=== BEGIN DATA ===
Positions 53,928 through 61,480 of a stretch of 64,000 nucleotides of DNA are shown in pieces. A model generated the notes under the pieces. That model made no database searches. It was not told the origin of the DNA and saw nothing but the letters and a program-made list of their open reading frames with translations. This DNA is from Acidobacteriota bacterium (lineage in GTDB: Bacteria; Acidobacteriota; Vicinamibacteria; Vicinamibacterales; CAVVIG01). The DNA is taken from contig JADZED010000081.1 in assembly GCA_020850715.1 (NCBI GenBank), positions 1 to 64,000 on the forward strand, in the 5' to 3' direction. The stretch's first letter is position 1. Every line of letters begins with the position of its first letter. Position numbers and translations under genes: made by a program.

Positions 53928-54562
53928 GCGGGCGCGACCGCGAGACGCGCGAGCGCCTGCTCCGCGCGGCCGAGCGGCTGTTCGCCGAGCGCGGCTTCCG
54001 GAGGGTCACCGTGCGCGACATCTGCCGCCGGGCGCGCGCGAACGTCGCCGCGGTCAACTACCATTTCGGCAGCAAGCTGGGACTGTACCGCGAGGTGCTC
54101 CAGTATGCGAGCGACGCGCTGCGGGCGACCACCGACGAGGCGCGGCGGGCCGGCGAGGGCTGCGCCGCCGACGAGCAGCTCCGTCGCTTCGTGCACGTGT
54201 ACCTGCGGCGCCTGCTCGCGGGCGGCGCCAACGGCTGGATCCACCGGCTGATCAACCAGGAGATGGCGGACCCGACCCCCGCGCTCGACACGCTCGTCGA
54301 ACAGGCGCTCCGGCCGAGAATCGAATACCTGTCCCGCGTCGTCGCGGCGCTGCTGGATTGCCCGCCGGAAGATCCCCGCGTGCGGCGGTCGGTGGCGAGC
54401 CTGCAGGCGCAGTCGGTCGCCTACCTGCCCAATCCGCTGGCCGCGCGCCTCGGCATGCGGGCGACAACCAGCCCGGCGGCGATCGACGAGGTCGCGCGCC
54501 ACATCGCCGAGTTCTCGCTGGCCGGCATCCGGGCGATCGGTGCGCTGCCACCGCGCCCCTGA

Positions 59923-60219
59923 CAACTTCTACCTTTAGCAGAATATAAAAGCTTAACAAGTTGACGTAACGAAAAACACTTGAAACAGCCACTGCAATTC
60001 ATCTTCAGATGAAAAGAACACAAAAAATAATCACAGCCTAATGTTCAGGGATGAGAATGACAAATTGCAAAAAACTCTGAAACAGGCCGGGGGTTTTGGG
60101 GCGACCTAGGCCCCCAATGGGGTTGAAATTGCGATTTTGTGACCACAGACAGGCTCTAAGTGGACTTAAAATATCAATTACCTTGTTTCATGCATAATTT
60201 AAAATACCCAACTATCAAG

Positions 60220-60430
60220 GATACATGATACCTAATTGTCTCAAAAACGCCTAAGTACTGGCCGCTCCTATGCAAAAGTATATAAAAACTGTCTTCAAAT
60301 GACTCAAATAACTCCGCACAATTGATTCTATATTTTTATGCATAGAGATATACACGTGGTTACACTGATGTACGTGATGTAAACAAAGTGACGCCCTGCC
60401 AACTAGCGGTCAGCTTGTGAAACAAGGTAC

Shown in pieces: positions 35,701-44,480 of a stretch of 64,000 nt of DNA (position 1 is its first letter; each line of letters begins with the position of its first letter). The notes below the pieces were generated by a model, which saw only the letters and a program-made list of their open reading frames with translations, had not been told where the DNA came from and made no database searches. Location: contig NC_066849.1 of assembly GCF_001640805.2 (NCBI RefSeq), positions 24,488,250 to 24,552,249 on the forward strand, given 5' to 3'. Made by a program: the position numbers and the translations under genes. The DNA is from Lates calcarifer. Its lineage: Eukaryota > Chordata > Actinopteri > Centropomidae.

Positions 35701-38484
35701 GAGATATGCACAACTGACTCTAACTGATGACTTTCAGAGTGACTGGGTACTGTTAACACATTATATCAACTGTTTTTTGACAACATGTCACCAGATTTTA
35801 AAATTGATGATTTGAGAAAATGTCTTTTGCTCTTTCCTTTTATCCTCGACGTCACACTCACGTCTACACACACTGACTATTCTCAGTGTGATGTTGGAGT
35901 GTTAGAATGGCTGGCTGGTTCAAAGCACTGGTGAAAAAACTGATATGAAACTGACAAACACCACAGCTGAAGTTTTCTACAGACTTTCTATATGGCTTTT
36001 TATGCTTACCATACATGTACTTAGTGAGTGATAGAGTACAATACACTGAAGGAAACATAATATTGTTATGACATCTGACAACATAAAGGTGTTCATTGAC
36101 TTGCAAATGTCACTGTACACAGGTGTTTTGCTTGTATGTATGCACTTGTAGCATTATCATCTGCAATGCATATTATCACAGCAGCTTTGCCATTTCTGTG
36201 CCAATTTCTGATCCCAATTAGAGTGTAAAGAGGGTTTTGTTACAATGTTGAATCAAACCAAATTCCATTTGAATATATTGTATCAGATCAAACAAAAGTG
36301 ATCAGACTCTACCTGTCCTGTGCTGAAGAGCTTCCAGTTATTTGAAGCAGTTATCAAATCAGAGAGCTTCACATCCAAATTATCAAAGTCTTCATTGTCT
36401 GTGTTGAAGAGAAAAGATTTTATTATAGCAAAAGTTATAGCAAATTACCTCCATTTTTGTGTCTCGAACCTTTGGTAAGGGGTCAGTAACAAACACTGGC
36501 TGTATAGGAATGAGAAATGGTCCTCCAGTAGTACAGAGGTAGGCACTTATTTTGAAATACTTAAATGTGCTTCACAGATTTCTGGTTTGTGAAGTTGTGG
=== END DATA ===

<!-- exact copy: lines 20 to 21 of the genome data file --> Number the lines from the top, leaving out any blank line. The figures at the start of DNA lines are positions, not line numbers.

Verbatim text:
Positions 35701-38484
35701 GAGATATGCACAACTGACTCTAACTGATGACTTTCAGAGTGACTGGGTACTGTTAACACATTATATCAACTGTTTTTTGACAACATGTCACCAGATTTTA